$$ \begin{equation*} 2^{E[h_n]} \le \frac{1}{4}\dbinom{n+3}{3} = O(n^3) \end{equation*} $$

By taking the log of both sides, we have \(E[h_n] = O(\log n)\)

Remarks:

  • Let's first prove \(\sum_{i=0}^{n-1}\dbinom{i+3}{3} = \dbinom{n+3}{4}\)

Proof: Use Pascal's identity: \(\dbinom{n}{k} = \dbinom{n-1}{k-1} + \dbinom{n-1}{k}\) Also using the simple identity \(\dbinom{4}{4} = 1 = \dbinom{3}{3}\). We have:

$$ \begin{eqnarray*} \dbinom{n+3}{4} &=& \dbinom{n+2}{3} + \dbinom{n+2}{4} \\ &=& \dbinom{n+2}{3} + \dbinom{n+1}{3} + \dbinom{n+1}{4} \\ &=& \dbinom{n+2}{3} + \dbinom{n+!}{3} + \dbinom{n}{3} + \dbinom{n}{4} \\ &\vdots& \\ &=& \dbinom{n+2}{3} + \dbinom{n+!}{3} + \dbinom{n}{3} + \dots + \dbinom{4}{3} + \dbinom{4}{4} \\ &=& \sum_{i=0}^{n-1}\dbinom{i+3}{3} \end{eqnarray*} $$
  • Let's prove \(E[Y_n] \le \frac{1}{4}\dbinom{n+3}{3}\) by induction.

Proof: Base case: \(n=1\).

$$ \begin{equation*} 1 = Y_1 = E[Y_1] \le \frac{1}{4}\dbinom{1+3}{3} = 1. \end{equation*} $$

Inductive hypothesis: Assume that \(E[Y_i]\le\frac{1}{4}\dbinom{i+3}{3}\) for all \(i<n\). Then,

$$ \begin{eqnarray*} E[Y_n] &\le& \frac{4}{n}\sum_{i=0}^{n-1}E[Y_i] \\ &\le& \frac{1}{4}\dbinom{i+3}{3} \\ &=& \frac{1}{n}\sum_{i=0}^{n-1}\dbinom{i+3}{3} \\ &=& \frac{1}{n}\dbinom{n+3}{4} \\ &=& \frac{1}{n}\frac{(n+3)!}{4!(n-1)!} \\ &=& \frac{1}{4}\frac{(n+3)!}{3!n!} \\ &=& \frac{1}{4}\dbinom{n+3}{3} \end{eqnarray*} $$

Note

I reference this lecture note when I try to develop the proof. Overall, I share the similar proof with this one. However, we have slightly difference in terms of how we define \(E[Y_n]\). The note defines an indicator random variables \(Z_{n,i} = I\{I=i\}\), where \(I=i\) means we pick \(i_{th}\) element as our first element inserting into the empty tree. Since, we pick the first insertion element equally likely, then \(P(I=i) = \frac{1}{n}\), and thus, \(E[Z_{n,i}] = \frac{1}{n}\) by \(E[I_A] = P(A)\). Then, he defines \(Y_n = \sum_{i=1}^nZ_{n,i} \cdot (2 \cdot max(Y_{i-1}, Y_{n-i}))\) because only one \(Z_{n,i}\) can be \(1\) and all others are \(0\). It seems right but when he calculates the \(E[Y_n]\), he states that \(Z_{n,i}\) is independent of \(Y_{i-1}\) and \(Y_{n-i}\). However, I don't think so as the height of the tree \(h_n\), which \(Y_n\) is constructed from depends on which element we pick first. I tend to think about \(E[Y_n]\) as expectation of the conditional expectation.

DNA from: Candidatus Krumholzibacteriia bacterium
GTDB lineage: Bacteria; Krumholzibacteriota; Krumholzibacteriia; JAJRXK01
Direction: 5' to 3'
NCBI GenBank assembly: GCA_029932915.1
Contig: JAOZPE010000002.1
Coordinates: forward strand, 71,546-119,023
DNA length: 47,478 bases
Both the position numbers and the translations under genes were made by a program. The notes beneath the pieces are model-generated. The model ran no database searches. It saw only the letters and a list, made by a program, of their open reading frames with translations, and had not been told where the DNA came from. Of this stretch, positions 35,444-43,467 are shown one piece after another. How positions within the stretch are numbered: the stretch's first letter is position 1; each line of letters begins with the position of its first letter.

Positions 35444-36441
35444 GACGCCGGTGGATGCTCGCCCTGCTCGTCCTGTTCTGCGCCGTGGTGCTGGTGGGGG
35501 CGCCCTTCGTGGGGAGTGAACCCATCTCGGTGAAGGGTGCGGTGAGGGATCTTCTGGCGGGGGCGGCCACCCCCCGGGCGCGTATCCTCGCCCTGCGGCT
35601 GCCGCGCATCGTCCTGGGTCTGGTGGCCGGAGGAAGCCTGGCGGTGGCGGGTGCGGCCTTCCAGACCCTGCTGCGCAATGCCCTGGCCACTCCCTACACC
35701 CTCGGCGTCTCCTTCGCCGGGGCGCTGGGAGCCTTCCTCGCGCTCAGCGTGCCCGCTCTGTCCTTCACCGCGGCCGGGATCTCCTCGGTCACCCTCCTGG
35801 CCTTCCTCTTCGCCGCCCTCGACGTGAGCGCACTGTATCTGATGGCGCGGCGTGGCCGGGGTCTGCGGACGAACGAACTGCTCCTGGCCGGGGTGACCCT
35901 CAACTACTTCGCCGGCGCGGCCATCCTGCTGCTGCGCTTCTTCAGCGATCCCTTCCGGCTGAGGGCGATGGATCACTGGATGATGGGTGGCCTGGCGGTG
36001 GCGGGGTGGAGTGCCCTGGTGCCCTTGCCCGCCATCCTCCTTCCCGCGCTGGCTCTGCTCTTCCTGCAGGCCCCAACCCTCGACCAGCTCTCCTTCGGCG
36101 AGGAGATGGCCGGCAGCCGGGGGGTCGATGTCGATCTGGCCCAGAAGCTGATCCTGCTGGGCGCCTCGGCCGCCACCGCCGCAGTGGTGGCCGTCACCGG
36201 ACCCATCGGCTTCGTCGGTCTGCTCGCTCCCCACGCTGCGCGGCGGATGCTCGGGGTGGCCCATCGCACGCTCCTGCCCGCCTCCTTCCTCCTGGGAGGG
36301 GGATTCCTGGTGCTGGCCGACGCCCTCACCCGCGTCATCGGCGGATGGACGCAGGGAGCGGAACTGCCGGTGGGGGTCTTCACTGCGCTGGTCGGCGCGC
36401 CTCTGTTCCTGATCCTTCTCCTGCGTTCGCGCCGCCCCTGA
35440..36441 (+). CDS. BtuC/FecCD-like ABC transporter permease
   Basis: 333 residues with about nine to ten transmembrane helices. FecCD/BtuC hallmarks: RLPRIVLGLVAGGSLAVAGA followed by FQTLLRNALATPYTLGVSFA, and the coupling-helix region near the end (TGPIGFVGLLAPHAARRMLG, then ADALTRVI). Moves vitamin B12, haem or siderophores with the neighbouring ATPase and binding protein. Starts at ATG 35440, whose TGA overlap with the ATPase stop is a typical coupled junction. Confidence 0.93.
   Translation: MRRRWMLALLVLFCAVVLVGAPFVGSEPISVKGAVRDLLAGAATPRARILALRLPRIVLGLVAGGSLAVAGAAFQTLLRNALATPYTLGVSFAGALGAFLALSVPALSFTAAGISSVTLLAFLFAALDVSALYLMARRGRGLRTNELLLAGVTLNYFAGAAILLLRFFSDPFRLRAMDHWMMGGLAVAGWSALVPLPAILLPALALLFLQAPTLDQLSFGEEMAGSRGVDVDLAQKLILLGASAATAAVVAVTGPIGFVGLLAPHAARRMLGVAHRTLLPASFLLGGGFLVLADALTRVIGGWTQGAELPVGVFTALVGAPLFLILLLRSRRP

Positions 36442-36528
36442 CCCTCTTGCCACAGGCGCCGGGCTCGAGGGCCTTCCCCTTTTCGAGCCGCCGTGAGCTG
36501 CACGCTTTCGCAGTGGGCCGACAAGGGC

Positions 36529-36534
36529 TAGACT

MAW 4.15

a. Give a precise expression for the minimum number of nodes in an AVL tree of height \(H\). b. What is the minimum number of nodes in an AVL tree of height 15?

The minimum number of nodes in an AVL tree of height \(H\), \(S(H) = S(H-1) + S(H-2) + 1 \quad (H \ge 2)\) with \(S(0) = 1\) and \(S(1) = 2\). It's a linear nonhomogeneous recurrence relation with constant coefficients. Let's first find out the general solution for corresponding homogeneous recurrence relation \(S(H) = S(H-1) + S(H-2)\) first. The characteristic equation is \(x^2 - x - 1 = 0\) and the roots are \(\frac{1+\sqrt 5}{2}\) and \(\frac{1-\sqrt 5}{2}\). So, we have \(S(H) = c_1\Big(\frac{1+\sqrt 5}{2}\Big)^H + c_2\Big(\frac{1-\sqrt 5}{2}\Big)^H\).

Now, for a particular solution to the recurrence relation, let's guess \(S(H) = r \quad \text{for some constant } r\). This solution has to satisfy the recurrence relation as well. Thus,

$$ \begin{equation*} r = r + r + 1 \end{equation*} $$

So, we have \(r = -1\). Thus, \(S(H) = c_1\Big(\frac{1+\sqrt 5}{2}\Big)^H + c_2\Big(\frac{1-\sqrt 5}{2}\Big)^H - 1\). We plugin the initial condition to our general solution to solve for \(c_1\) and \(c_2\). We get \(c_1 = 1 + \frac{2}{\sqrt 5}\) and \(c_2 = 1 - \frac{2}{\sqrt 5}\). Thus, we have

$$ \begin{equation} S(H) = \Big(1 + \frac{2}{\sqrt 5}\Big)\Big(\frac{1+\sqrt 5}{2}\Big)^H + \Big(1 - \frac{2}{\sqrt 5}\Big)\Big(\frac{1-\sqrt 5}{2}\Big)^H - 1 \label{eqn:2} \end{equation} $$

Now, let \(H = 15\) and we have \(S(15) = 2583\).

Note

Initial condition is for the general solution for the recurrence relation, not the homogeneous part. Thus, we cannot use the initial condition immediately when we have our homogeneous part done.We need to wait until the whole solution (homogeneous part + particular part).

Remarks:

With \ref{eqn:2}, we can actually get the bound of the height of an AVL tree.

By \ref{eqn:2}, we see that \(S(H) \ge \Big(\frac{1+\sqrt 5}{2}\Big)^H\). Suppose we have \(N\) nodes in an AVL tree of height \(H\). Then \(N \ge S(H) \ge \Big(\frac{1+\sqrt 5}{2}\Big)^H\). Let \(\phi = \frac{1+\sqrt 5}{2}\), then we have \(\log _\phi N \ge H\), which is \(H \le 1.44\log _2 N = O(\log N)\).

MAW 4.16

Show the result of inserting 2,1,4,5,9,3,6,7 into an initially empty AVL tree.

maw-4-16

MAW 4.17

Keys \(1, 2, \dots, 2^k-1\) are inserted in order into an initially empty AVL tree. Prove that the resulting tree is perfectly balanced 1.

Proof: Let's use induction on \(k\) to prove the following statement:

The result of inserting any increasing sequence of \(2^k - 1\) numbers into an initially empty AVL tree results in a perfectly balanced tree of height \(k-1\).